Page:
looking south

looking south

This has been a cold, snowy winter.  That should not surprise me, since I’ve lived in the Chicago suburbs for 26 years now.  However, it did.  I had to buy, in short order, a leaf vacuum and a snow blower.  My mother died suddenly, I had a bout of lowdown bereavement, and through it all, the bright spot is me singing, “I love my house!”

If someone had told me a house could comfort and support a person who is suffering, I would have smiled.  How sweet, and how odd.  Now, I would nod deeply, sigh and say, “Oh, yes.  I understand.”  This house is my refuge and my joy.  I am still just crazy in love.  It was within the safety of its private walls that I felt free to sit for hours, writing in my journal and drawing, soaking in and releasing a lot of changes in my life.

I am just now getting my studio in working order.  I thought it would be the first room done.  (No, that would be the kitchen, then the living room, then the dining room, then the bedrooms, and then, finally…the studio.  Whew.

My first concentrated effort  is the biggest mandala so far: 18″ diameter, a polymer clay piece – organic, growing interwoven rays.  It will be in honor of my mother, called, “Liberation – Flying Free.”  The drawings sustained me when I was at my weakest.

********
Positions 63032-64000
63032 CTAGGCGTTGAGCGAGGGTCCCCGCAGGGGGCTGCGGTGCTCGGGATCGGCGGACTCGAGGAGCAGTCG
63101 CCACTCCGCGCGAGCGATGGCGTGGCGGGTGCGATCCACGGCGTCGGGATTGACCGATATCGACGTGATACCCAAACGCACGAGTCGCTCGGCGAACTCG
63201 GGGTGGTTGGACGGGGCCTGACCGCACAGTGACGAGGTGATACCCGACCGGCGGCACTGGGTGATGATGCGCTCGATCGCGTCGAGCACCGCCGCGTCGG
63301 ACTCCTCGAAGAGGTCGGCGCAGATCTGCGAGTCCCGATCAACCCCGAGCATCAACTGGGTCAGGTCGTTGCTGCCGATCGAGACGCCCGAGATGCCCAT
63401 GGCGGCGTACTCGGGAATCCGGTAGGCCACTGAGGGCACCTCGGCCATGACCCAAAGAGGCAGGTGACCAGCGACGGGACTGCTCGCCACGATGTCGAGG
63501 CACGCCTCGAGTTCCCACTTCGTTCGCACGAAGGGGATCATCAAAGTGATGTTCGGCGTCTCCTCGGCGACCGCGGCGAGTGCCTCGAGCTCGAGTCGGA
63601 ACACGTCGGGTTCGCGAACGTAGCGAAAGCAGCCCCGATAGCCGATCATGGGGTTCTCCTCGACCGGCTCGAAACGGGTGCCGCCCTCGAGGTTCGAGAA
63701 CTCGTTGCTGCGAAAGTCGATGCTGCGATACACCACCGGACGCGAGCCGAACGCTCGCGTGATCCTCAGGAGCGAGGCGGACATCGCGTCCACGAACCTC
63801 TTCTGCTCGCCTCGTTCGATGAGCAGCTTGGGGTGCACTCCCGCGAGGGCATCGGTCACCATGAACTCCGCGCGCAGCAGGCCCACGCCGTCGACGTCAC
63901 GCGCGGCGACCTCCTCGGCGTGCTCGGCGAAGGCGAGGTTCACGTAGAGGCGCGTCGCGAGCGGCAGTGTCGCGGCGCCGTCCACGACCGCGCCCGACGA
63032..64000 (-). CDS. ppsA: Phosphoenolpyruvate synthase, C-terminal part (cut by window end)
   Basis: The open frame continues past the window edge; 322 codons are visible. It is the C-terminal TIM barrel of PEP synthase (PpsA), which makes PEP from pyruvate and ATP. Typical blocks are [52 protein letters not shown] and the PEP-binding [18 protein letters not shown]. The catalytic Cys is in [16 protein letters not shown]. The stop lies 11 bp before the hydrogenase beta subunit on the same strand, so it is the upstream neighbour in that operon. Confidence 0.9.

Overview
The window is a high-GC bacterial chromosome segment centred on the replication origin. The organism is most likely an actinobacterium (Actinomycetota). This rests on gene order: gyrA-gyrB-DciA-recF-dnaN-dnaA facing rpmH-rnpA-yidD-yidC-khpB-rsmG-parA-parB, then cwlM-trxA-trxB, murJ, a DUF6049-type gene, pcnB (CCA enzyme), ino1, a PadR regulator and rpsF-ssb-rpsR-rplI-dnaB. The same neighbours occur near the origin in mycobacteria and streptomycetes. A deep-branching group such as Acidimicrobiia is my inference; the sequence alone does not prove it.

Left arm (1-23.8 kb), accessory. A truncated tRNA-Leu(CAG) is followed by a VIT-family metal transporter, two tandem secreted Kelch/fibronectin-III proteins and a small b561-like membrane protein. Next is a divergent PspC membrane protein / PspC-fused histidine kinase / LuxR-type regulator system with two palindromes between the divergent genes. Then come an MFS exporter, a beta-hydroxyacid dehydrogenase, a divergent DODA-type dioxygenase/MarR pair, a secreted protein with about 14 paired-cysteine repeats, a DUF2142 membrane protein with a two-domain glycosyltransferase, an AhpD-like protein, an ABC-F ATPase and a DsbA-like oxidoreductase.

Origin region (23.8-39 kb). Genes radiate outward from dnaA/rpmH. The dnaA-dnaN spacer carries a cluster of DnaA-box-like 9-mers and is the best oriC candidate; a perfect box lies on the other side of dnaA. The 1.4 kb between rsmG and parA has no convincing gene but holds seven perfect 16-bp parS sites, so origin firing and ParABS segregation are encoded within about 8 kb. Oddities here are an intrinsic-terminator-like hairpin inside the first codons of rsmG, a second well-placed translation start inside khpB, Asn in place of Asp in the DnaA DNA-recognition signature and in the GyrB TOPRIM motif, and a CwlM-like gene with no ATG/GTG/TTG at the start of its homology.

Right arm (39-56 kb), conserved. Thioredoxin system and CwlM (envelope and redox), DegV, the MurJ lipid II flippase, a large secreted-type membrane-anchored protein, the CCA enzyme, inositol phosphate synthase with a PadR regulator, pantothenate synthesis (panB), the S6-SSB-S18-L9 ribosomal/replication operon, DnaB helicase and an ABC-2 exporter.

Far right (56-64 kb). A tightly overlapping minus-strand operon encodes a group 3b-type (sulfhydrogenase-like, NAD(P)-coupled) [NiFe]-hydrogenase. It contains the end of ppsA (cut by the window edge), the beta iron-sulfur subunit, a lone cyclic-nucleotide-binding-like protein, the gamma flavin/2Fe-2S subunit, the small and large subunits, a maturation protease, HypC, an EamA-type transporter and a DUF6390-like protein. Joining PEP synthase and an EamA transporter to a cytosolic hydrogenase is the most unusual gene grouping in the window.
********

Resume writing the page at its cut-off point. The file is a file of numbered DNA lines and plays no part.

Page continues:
And, for giggles, here’s my horoscope today.  They nailed me:

“All bets are off as impulsive Mars enters independent Aquarius, feeding your natural instinct to lead by example, rather than follow by duty. Reckless behavior in the days ahead may be tempting, yet it’s smarter to save some energy for later on when you will need it most.”


Filed under art, baby boomer, commentary, divorce, mandala, mandalas, meditation, observations, polymer clay, teaching

My Sweet New Home


My New Cottage

My New Cottage